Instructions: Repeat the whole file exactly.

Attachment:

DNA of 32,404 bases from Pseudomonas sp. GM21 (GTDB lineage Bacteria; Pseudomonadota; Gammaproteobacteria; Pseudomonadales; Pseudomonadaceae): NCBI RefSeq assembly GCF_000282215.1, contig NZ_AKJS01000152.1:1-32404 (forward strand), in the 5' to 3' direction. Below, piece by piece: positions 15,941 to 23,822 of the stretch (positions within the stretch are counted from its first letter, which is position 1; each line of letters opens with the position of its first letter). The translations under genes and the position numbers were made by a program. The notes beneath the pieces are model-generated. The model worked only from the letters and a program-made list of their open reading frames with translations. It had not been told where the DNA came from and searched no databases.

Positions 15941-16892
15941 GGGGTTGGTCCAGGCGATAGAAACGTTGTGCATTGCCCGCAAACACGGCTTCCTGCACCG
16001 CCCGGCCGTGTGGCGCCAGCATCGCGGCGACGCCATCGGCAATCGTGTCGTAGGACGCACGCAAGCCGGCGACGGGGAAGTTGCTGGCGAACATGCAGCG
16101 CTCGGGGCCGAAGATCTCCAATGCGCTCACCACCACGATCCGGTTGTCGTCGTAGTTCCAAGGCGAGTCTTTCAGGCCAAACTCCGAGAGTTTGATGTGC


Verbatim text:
DNA of 32,404 bases from Pseudomonas sp. GM21 (GTDB lineage Bacteria; Pseudomonadota; Gammaproteobacteria; Pseudomonadales; Pseudomonadaceae): NCBI RefSeq assembly GCF_000282215.1, contig NZ_AKJS01000152.1:1-32404 (forward strand), in the 5' to 3' direction. Below, piece by piece: positions 15,941 to 23,822 of the stretch (positions within the stretch are counted from its first letter, which is position 1; each line of letters opens with the position of its first letter). The translations under genes and the position numbers were made by a program. The notes beneath the pieces are model-generated. The model worked only from the letters and a program-made list of their open reading frames with translations. It had not been told where the DNA came from and searched no databases.

Positions 15941-16892
15941 GGGGTTGGTCCAGGCGATAGAAACGTTGTGCATTGCCCGCAAACACGGCTTCCTGCACCG
16001 CCCGGCCGTGTGGCGCCAGCATCGCGGCGACGCCATCGGCAATCGTGTCGTAGGACGCACGCAAGCCGGCGACGGGGAAGTTGCTGGCGAACATGCAGCG
16101 CTCGGGGCCGAAGATCTCCAATGCGCTCACCACCACGATCCGGTTGTCGTCGTAGTTCCAAGGCGAGTCTTTCAGGCCAAACTCCGAGAGTTTGATGTGC